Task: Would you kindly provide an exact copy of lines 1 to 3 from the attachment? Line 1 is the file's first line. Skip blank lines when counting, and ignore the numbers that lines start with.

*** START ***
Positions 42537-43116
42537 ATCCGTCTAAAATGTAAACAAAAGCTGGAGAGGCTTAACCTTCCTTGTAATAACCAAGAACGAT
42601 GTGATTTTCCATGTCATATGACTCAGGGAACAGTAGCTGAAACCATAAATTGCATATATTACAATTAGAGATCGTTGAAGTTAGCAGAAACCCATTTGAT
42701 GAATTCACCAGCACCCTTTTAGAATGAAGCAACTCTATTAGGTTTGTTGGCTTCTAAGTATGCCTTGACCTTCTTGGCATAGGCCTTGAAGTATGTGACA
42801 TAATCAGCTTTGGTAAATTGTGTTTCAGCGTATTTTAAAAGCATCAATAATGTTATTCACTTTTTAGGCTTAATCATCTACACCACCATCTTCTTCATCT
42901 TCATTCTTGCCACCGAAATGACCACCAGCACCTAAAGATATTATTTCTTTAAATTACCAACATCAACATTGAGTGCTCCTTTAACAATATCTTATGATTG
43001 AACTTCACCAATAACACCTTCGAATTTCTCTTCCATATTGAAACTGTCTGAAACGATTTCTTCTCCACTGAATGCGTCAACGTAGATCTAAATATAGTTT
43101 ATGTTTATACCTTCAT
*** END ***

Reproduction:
Positions 42537-43116
42537 ATCCGTCTAAAATGTAAACAAAAGCTGGAGAGGCTTAACCTTCCTTGTAATAACCAAGAACGAT
42601 GTGATTTTCCATGTCATATGACTCAGGGAACAGTAGCTGAAACCATAAATTGCATATATTACAATTAGAGATCGTTGAAGTTAGCAGAAACCCATTTGAT